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Is lipoprotein(a) a risk factor for ischemic stroke and venous thromboembolism?


Nave, Alexander Heinrich; von Eckardstein, Arnold (2019). Is lipoprotein(a) a risk factor for ischemic stroke and venous thromboembolism? Clinical Research in Cardiology Supplements, 14(Suppl 1):28-32.

Abstract

The structural similarity with plasminogen as well as thrombogenic and atherogenic in vitro functions raise the question if lipoprotein(a) (Lp(a)) is a risk factor for venous thromboembolism (VTE) and ischemic stroke. Numerous case-control and prospective studies using different cut-off values to define high Lp(a) generated conflicting evidence for both VTE and ischemic stroke. Several meta-analyses demonstrated independent associations of elevated Lp(a) with a history of VTE or ischemic stroke. However, the evidence of prospective studies for associations of Lp(a) with incident stroke or recurrent VTE remains inconclusive. For ischemic stroke, data suggest that Lp(a) increases the risk of large-artery atherosclerosis stroke, but not cardioembolic or lacunar stroke. Lp(a) may increase the risk of VTE in the presence of additional thrombophilic risk factors. Larger cohort studies are needed to elaborate the importance of higher Lp(a) cut-offs and interactions with other risk factors and subgroups of stroke or VTE. The value of Lp(a) to estimate residual vascular risk after the first thromboembolic event remains to be adequately explored.

Abstract

The structural similarity with plasminogen as well as thrombogenic and atherogenic in vitro functions raise the question if lipoprotein(a) (Lp(a)) is a risk factor for venous thromboembolism (VTE) and ischemic stroke. Numerous case-control and prospective studies using different cut-off values to define high Lp(a) generated conflicting evidence for both VTE and ischemic stroke. Several meta-analyses demonstrated independent associations of elevated Lp(a) with a history of VTE or ischemic stroke. However, the evidence of prospective studies for associations of Lp(a) with incident stroke or recurrent VTE remains inconclusive. For ischemic stroke, data suggest that Lp(a) increases the risk of large-artery atherosclerosis stroke, but not cardioembolic or lacunar stroke. Lp(a) may increase the risk of VTE in the presence of additional thrombophilic risk factors. Larger cohort studies are needed to elaborate the importance of higher Lp(a) cut-offs and interactions with other risk factors and subgroups of stroke or VTE. The value of Lp(a) to estimate residual vascular risk after the first thromboembolic event remains to be adequately explored.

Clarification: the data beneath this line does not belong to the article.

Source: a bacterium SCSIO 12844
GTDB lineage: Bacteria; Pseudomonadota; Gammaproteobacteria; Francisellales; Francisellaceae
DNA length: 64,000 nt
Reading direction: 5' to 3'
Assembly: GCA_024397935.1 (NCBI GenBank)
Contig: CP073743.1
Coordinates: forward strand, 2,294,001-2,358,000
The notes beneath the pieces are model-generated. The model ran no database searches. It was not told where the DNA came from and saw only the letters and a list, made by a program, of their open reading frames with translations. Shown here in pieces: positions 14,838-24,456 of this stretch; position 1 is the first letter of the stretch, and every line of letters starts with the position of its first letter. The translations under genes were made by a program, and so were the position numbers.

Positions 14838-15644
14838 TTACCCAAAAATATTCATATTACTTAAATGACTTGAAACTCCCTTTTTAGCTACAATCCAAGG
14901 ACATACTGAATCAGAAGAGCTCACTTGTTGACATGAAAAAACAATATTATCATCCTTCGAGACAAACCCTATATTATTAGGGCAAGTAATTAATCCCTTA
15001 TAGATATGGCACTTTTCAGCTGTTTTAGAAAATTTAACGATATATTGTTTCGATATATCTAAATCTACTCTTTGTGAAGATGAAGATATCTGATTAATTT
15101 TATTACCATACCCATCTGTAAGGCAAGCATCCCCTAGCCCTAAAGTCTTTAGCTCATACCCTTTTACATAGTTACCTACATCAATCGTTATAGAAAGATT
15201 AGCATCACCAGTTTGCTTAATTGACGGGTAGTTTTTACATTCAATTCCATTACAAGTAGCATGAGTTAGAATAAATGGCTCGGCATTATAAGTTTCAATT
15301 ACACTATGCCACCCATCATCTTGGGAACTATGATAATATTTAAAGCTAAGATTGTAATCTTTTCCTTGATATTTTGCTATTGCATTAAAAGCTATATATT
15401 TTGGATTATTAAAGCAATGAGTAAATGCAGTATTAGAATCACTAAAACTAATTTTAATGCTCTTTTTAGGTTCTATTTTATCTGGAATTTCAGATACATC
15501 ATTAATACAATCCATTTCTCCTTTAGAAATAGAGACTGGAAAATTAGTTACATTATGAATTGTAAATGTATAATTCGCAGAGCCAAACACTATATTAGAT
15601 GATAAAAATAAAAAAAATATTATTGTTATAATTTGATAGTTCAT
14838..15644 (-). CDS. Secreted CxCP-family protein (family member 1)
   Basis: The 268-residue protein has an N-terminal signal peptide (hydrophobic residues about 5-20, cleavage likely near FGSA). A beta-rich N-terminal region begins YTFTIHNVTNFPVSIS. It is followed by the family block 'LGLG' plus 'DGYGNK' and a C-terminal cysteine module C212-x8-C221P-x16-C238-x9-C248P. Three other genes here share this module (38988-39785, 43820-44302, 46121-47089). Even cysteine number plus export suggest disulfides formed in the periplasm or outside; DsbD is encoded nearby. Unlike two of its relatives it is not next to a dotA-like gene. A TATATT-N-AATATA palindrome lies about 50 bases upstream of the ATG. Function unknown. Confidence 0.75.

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Additional indexing

Item Type:Journal Article, refereed, further contribution
Communities & Collections:04 Faculty of Medicine > University Hospital Zurich > Institute of Clinical Chemistry
Dewey Decimal Classification:610 Medicine & health
540 Chemistry
Scopus Subject Areas:Life Sciences > Structural Biology
Life Sciences > Molecular Biology
Health Sciences > Radiology, Nuclear Medicine and Imaging
Language:English
Date:April 2019
Deposited On:25 Jul 2019 09:14
Last Modified:29 Jul 2020 10:56
Publisher:Springer
ISSN:1861-0706
OA Status:Green
Publisher DOI:https://doi.org/10.1007/s11789-019-00101-8
PubMed ID:30838553

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